The Ruby in Her Navel

Publisher: Anchor
In twelfth-century Norman Sicily, King Roger presides over Palermo in the aftermath of the Second Crusade. For the time being, Latins and Greeks, Arabs and Jews are living together in uneasy harmony. Within this milieu, young Thurstan Beauchamp serves faithfully as a civil servant of the king, his daily environment filled with tiny accountings, schemes, machinations, and bribes. When he is dispatched to investigate a conspiracy against the king, he will find his loyalties tested—and, when he encounters both his childhood sweetheart and a seductive dancer, his heart torn. An extraordinary tale of ambition, politics, and the loss of innocence, set against the glittering backdrop of medieval Europe, The Ruby in Her Navel powerfully traces the clash of civilizations from its historical origins, with deep resonances for today.



WHEN NESRIN THE DANCER became famous in the courts of Europe, many were the stories told about the ruby that glowed in her navel as she danced. Some said it had been stolen by a lover of hers--who had gone to the stake for it--from the crown of King Roger of Sicily, others that it had been a bribe from...
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“Remarkable. . . . Hugely entertaining. . . . This is a tale that engages the reader from the get-go.”Los Angeles Times

“Brilliantly realized. . . . Ambitious, meticulously researched.” —The New York Times Book Review 

“Cinematic, thriller-like. . . . Lends suspense right up to the final pages.” —The Washington Post
“Unsworth sets out plots and the plots that undermine them with a rare join of head-splitting intricacy, taut suspense, and surreal images of foreboding.” —The Boston Globe

“An exotic tale of love, intrigue, betrayal and revenge. . . . Unsworth writes beautifully.” —The Seattle Times

“Unsworth succeed[s] triumphantly.” —The Guardian (London) 

“Part entertainment and part meditation on human venality, drawing moral anxiety and unwitting treachery out of 12th-century Sicily's turbulent inter-racial mistrust. . . . reinvigorates Unsworth's potent themes of violent domination, greed and prejudice straining at the fabric of society.” —Financial Times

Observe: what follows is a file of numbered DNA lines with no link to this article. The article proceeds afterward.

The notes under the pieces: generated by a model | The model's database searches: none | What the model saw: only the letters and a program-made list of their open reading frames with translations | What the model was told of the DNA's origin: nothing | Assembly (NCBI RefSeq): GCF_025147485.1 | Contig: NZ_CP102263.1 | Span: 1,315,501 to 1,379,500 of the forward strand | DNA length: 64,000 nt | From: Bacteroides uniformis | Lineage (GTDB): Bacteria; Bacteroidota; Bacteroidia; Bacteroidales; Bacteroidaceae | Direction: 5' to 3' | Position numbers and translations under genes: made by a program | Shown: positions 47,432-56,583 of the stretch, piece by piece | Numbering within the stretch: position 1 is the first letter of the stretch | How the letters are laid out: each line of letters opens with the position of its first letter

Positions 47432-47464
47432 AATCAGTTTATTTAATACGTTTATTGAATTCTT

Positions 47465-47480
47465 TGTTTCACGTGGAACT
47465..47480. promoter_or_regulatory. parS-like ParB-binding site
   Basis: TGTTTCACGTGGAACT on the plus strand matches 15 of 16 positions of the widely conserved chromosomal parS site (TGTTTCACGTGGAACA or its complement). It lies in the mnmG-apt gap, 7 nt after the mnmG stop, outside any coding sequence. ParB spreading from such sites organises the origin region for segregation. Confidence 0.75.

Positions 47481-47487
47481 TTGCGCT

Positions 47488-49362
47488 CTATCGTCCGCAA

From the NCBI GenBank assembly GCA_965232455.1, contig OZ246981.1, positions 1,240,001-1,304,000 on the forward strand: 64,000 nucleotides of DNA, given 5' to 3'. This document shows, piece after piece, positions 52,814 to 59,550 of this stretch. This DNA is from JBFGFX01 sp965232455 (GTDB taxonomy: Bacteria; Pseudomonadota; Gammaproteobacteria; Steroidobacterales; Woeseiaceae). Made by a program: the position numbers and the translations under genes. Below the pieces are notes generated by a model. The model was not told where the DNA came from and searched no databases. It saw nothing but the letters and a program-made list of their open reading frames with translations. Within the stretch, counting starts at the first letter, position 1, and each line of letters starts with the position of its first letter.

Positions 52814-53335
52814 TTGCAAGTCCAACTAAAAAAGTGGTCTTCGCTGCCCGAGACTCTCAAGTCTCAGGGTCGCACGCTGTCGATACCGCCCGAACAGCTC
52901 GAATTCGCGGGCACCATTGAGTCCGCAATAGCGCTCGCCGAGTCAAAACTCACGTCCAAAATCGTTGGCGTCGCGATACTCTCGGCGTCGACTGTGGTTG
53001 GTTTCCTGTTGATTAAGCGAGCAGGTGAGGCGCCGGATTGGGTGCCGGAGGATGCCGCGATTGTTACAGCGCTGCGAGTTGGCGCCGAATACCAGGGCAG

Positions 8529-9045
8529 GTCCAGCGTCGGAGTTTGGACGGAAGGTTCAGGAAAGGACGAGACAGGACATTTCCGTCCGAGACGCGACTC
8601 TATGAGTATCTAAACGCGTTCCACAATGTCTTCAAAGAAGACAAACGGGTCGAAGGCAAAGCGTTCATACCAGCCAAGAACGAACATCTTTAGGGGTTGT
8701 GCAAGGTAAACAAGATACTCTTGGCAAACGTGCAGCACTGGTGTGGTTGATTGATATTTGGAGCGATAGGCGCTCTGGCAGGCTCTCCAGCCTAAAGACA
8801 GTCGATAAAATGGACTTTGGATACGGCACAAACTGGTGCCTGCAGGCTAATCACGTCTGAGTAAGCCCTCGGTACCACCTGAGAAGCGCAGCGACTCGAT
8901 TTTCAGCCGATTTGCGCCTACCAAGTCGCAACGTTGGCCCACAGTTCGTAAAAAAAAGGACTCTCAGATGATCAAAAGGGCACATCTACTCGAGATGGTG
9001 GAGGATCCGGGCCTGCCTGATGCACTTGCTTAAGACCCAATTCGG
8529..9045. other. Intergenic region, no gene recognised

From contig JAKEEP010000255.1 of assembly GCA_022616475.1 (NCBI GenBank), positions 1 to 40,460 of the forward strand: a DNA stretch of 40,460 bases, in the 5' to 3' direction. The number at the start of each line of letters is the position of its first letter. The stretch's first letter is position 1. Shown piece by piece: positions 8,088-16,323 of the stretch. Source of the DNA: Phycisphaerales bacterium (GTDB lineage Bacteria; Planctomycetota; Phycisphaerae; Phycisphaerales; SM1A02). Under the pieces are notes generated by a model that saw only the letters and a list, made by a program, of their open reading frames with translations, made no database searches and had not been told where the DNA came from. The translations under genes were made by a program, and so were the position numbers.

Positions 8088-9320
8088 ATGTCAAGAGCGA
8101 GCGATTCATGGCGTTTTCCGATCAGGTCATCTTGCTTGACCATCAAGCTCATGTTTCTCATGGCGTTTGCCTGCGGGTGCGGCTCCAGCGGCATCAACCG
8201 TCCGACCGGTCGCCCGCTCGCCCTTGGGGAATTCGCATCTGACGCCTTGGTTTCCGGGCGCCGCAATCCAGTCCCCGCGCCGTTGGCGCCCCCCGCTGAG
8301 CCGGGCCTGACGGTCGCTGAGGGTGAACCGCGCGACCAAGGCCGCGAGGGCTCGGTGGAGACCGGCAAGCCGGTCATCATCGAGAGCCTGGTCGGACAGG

“The work of a novelist at the height of his powers. . . . Delicately intricate in its construction and psychology, morally resonant and hugely satisfying.” —The Observer (London)

“Sparkles with apercus that seems familiar, a clash of religious identity that we quickly recognise and a lingering reflection on values, culture and historical roots that is at the heart of debate today. . . . Unsworth skillfully depicts the loyalties, religiosity and ideologies of a brittle age. . . . As vivid as The Name of the Rose and as accurate in the minutiae.” —The Times (London)

“This subtle and gripping historical novel is a triumph from a master of the form: from faith to food, dancing to mosaics, his Sicily shines and sizzles.” —The Independent (London)

“[A] beautifully constructed historical romance. . . . [Unsworth’s] themes are universal, and their historical setting subtly enhances our understanding of them.” —The Spectator (London)

“A very fine novel that twists and turns to reach a compelling climax.” —The Scotsman

“Heartrending. . . . Unsworth’s subtle prose conjures up an authentically realized medieval world . . . .  Can be read either as an exceptional historical novel or a modern parable on the dangers of blind patriotism.” —Booklist

“A richly imagined novel of the Middle Ages, filled with questions of race, God and fidelity. . . .  Unsworth’s luscious history is ripe territory for a dialogue on the ever-present struggle against intolerance, a seemingly inevitable human frailty.” —Kirkus Reviews